In the case of poverty, since it did not exist before, we should be able to eliminate it. Changing the campaign against poverty from eliminating it to alleviating it means that it is a “necessary evil” and that we must accept it as part of life. The focus has shifted to mere tolerance – that people must be resigned to living with poverty. This is a falsehood; and it is being perpetuated.
In truth, the real (though unsavory to most) solution to not just alleviating but eliminating poverty is to eliminate the rich or wealthy. It is because, in order to say that someone is poor, there necessarily must be a point of comparison – someone who is wealthy, who has more than one who is poor. If everyone has the same amount of wealth, there would be no basis or point of distinguishing or categorizing people according to their wealth. In other words, no one would be poor if no one is rich. As written in the Good Book, there are no slaves where there are no masters.
It is probably this realization that prompted the change in wordings from “eradication of poverty” to “alleviation of poverty”. The wealthy, who are behind this campaign, must have come to this epiphany and quietly but suddenly reworded the objective – to save their kind from annihilation.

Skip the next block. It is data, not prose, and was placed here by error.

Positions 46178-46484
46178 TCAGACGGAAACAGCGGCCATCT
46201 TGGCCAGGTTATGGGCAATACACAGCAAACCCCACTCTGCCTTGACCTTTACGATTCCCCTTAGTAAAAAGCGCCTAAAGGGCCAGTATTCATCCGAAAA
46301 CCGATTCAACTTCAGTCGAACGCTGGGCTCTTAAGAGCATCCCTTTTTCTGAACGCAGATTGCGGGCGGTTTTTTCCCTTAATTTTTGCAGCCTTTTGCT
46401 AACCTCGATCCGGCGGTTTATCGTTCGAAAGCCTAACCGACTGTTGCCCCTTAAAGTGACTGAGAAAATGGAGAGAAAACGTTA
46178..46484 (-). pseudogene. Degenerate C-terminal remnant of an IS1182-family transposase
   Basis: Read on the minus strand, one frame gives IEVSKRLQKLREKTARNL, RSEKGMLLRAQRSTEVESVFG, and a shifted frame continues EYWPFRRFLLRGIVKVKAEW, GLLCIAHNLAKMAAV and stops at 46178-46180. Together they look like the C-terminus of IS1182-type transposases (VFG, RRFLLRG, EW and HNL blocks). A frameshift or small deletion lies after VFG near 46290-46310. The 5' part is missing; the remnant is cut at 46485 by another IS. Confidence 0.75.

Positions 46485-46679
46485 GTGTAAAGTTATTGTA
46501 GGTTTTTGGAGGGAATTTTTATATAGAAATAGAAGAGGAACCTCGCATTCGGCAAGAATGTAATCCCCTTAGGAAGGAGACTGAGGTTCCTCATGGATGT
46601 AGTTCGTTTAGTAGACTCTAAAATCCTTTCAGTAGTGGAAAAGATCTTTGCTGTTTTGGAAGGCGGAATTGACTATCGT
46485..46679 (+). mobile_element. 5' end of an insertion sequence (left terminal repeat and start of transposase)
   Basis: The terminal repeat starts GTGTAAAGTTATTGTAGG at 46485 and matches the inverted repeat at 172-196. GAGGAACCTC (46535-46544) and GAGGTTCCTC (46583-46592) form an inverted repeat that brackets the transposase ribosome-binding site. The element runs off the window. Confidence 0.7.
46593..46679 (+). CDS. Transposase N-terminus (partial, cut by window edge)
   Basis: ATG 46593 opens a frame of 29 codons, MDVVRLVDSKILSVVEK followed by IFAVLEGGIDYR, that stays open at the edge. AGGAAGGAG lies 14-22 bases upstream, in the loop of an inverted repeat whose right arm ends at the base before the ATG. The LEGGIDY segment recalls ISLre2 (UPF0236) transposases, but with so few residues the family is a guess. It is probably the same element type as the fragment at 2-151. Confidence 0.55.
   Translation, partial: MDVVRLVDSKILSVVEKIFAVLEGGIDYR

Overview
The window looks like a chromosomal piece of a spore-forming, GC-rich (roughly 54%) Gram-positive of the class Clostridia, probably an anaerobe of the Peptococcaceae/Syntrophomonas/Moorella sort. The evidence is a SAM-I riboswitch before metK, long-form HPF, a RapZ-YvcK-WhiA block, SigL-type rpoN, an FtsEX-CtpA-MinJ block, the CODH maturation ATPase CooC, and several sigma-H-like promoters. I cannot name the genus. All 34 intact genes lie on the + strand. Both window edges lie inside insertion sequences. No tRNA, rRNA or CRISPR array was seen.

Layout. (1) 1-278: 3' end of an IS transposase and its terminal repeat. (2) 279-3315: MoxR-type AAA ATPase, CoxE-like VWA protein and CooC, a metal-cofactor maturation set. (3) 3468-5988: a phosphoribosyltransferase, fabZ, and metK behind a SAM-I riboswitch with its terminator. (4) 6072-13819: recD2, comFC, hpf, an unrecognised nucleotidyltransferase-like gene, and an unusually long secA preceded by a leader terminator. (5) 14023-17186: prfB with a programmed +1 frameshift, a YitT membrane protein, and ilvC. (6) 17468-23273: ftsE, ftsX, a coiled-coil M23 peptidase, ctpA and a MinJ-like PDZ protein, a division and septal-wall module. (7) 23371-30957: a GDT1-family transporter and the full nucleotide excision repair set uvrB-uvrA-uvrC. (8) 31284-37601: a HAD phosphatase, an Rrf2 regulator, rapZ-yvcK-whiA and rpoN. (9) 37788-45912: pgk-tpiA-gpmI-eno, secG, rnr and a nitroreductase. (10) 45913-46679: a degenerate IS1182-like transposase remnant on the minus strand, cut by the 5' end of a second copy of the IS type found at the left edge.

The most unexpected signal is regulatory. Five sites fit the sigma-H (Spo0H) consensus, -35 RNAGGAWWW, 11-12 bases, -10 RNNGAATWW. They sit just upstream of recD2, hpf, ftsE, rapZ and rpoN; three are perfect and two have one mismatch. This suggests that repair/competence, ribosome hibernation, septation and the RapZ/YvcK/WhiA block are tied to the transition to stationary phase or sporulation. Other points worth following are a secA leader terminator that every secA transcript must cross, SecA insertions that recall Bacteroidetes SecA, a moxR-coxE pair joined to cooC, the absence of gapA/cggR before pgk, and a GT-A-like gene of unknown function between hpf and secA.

Finally, it must be understood and accepted that poverty is but a state of mind and not determined by the quantity and the value of physical or material possession. Even in this modern world, there are still pockets of people who are classified as poor but do not consider themselves so. A case in point is a comparison between some member of a “primitive” tribe (living isolated from the rest of the so-called “civilized” world) and an urban slum dweller or a homeless person.
Ask the former if he is poor and he will say that he has enough for all his needs. He has the jungle canopy as his roof and his clothing and food is all around. He does not need more, despite the fact that he only has the scant coverings on his body as his entire worldly possession. In contrast, ask the same question to the latter (the urban poor) who has a small house and furnished with a television set, some living room furniture, a modest refrigerator, and some clothes (many of them imported), and he would say he is poor.
So, who indeed is really poor.